With ragtime piano intros, a driving fuzzy baseline, and layered vocals, St. Vincent’s “Pay Your Way in Pain” is an exercise in pop minimalism.
Stream: “Pay Your Way in Pain” – St. Vincent
St. Vincent’s vibrant style comes from her disparate influences. This eclecticism has been the unpredictable centre of her artistic trajectory for 20 years. She cites Kate Bush and David Bowie as her musical heroes, and can play “Cowboys From Hell” by Pantera with the ease of a veteran session guitarist. Since beginning as a member of the Polyphonic Spree, St. Vincent’s journey has been about flux: Her career is already a uniquely varied and interesting list of projects and collaborations. She has evolved her own music while working with artists as diverse as Swans, David Byrne and Bon Iver. Released March 4, “Pay Your Way In Pain” is the first single from her sixth album Daddy’s Home, due for release May 14, 2021 via Loma Vista Recordings.
Her last album, Masseduction, was one of 2017’s finest, an art-pop triumph which had been bubbling since St. Vincent first put her voice on record. It served as a culmination of her early-career successes, a record that announced her fully. to the wider world. The next album was always going to have a lot to live up to, but if this song is anything to go by, we could be in for one of the big hitters of 2021. Four years is quite a stretch to wait for new music, but the development achievable in such a timespan is vast—an artist as passionate and talented as St. Vincent will have evolved ever-further during that time.
I went to the store, I was feelin’ kinda hungry
But I didn’t have the money and the shelves were all empty
So I went to the bank to ch-ch-ch-check my checking
The man looked at my face, said, “We don’t have a record”
Oh no, you thought we had forgotten?
The show is only gettin’ started
The road is feelin’ like a pothole
Sit down, stand up, head down, hands up, and
Pay your way in pain
You got to pray your way in shame (uh-huh)
St. Vincent has a universe of storytelling and pathos under her belt, drawing in fans from all corners of the music world. What binds it all together is pure, indulgent joy at the process of making music. “Pay Your Way In Pain” puts this front and centre. The song smiles, oozing with musical hedonism. This is typical of St. Vincent’s style: Yes, she takes it seriously, yes she composes meticulously, but at the end of the day it’s all about fun. Keep in the gasps between lines, less of the autotune. Let the music stop for a couple of seconds so we can fit in that primal wail in the mid section. Imperfection makes “Pay Your Way In Pain” what it is.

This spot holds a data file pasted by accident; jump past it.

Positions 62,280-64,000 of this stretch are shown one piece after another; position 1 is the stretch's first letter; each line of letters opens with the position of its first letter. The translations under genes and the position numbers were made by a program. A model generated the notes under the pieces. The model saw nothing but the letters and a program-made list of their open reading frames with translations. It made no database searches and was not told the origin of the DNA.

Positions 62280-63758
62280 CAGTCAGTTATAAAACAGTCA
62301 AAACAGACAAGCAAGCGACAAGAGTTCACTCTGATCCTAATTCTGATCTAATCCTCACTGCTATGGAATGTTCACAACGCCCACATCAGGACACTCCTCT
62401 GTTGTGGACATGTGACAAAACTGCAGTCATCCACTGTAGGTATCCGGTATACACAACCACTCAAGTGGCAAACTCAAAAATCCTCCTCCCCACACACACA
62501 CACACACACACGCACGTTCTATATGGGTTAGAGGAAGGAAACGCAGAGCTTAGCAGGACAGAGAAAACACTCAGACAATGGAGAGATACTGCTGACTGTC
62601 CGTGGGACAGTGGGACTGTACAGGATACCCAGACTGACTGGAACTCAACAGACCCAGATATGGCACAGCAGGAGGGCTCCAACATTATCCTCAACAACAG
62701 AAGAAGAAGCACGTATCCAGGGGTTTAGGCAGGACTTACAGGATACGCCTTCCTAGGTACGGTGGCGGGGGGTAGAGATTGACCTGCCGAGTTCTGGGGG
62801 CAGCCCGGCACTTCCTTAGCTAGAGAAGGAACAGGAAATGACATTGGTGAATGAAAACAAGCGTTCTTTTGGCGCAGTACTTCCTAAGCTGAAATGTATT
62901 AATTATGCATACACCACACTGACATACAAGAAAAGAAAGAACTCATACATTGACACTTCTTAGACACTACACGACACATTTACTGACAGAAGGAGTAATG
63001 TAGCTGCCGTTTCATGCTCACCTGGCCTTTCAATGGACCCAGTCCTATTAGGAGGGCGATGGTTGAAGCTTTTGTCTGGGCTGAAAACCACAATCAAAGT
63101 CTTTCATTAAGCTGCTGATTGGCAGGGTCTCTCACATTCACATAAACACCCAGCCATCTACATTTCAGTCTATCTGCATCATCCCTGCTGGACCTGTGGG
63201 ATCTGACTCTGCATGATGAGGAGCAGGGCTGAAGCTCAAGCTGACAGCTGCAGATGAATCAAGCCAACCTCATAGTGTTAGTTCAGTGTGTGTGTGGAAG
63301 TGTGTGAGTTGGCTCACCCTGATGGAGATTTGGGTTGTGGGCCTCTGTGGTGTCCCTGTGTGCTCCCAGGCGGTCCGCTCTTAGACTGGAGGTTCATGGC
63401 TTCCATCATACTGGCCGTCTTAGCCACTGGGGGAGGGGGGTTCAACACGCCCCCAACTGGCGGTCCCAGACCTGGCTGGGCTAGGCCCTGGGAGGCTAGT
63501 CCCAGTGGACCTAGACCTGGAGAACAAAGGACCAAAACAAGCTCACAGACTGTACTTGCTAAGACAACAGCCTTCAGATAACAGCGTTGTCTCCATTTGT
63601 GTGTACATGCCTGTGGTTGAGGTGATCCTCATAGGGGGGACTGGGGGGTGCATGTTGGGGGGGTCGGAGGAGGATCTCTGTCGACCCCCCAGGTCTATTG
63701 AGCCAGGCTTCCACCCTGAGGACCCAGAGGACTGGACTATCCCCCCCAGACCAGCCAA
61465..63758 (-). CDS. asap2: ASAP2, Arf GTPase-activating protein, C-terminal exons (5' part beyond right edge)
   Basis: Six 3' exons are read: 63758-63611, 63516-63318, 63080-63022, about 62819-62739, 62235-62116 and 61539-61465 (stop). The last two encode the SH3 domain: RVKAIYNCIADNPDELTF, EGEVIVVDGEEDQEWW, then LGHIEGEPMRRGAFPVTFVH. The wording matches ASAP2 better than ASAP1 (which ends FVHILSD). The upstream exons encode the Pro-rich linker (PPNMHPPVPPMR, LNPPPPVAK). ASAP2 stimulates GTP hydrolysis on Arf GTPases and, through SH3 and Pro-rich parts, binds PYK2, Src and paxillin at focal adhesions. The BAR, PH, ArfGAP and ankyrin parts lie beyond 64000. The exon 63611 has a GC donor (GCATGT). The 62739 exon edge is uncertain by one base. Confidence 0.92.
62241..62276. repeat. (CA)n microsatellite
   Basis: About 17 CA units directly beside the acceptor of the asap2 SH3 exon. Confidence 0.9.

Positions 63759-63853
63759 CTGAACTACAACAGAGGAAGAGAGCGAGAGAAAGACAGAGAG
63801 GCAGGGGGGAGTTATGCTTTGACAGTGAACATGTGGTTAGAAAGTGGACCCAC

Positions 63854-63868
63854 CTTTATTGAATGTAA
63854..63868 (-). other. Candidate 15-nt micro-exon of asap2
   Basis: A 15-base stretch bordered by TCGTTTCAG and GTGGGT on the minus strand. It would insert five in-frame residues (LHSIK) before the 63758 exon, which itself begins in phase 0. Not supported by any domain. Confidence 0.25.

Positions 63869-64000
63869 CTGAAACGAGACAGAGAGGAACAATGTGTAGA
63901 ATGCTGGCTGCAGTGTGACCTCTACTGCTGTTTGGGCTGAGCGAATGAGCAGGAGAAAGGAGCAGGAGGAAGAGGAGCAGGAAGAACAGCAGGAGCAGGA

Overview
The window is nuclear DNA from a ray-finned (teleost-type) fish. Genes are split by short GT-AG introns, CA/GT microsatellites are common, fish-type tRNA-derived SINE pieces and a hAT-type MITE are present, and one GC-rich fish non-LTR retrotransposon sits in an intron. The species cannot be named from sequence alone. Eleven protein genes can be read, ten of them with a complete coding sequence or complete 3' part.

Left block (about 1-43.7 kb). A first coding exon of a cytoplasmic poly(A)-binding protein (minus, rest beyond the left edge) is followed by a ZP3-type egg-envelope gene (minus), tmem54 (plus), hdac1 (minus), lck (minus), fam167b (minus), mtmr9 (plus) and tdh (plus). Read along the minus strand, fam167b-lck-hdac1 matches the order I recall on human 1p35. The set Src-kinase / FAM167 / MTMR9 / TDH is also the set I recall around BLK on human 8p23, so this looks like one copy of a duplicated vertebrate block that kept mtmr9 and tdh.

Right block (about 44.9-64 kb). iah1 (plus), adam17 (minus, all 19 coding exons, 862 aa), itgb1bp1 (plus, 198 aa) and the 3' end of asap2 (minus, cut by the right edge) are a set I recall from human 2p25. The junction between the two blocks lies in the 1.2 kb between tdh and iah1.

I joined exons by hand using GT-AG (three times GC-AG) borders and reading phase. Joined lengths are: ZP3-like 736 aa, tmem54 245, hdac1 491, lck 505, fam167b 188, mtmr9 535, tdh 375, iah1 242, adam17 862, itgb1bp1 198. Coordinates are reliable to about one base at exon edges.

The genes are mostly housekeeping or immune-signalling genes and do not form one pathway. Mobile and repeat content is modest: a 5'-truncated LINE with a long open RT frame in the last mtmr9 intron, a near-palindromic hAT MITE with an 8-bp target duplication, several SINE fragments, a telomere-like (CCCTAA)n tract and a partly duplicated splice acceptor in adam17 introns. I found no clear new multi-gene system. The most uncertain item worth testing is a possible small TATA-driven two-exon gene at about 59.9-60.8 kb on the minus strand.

So, I went to the park just to watch the little children
The mothers saw my heels and they said I wasn’t welcome
So I, I went back home, I was feelin’ kinda queasy
But all the locks were changed, my baby wouldn’t see me
Oh no, you’ve put your finger on it
The stove is only gettin’ hotter
The sun, it’s got to, got to melt it
Stand up, sit down, hands up, break down
The lyrics may seem basic or even silly at some points, but they are actually about something heavier: “I feel like we live in a world where we’re often asked to choose between surviving and dignity. It’s also about how there’s nothing that I’ve done in my life that didn’t involve some sort of struggle.” Life in the era of populism and late stage capitalism is about draining your integrity just to pay rent. Seen in this light, “Pay Your Way In Pain” is immensely cathartic. St. Vincent’s characteristic vocal delivery goes a long way to expressing the insanity-adjacent stress of existence for anyone who doesn’t have a couple of million dollars handy.
St. Vincent’s musical ability is impressive (one can only guess at the treasure trove of instruments in her home studio) however, “Pay Your Way In Pain” keeps it uncomplicated. Aside from the ragtime piano intro, there’s the fuzzy bass line which drives the song, layered vocal harmonies, and rudimentary percussion. It’s an exercise in pop minimalism, as every element gets squeezed to get the most out of what is a basic set-up for this artist. This simplicity allows plenty of space for St. Vincent’s strong vocals to dominate. In the end, that’s what makes “Pay Your Way In Pain” so eminently listenable.
A three minute single is not going to tell the story of the album. Nor is the vague statement about inspiration coming from the musical palette of New York in the early ’70s. There will be a rich variety of sounds on “Daddy’s Home” not yet revealed, so “Pay Your Way In Pain” should be seen as a small piece of a large puzzle. If what lies beyond is up to this lofty standard, then we could be in for something special.
Stream: “Pay Your Way in Pain” – St. Vincent
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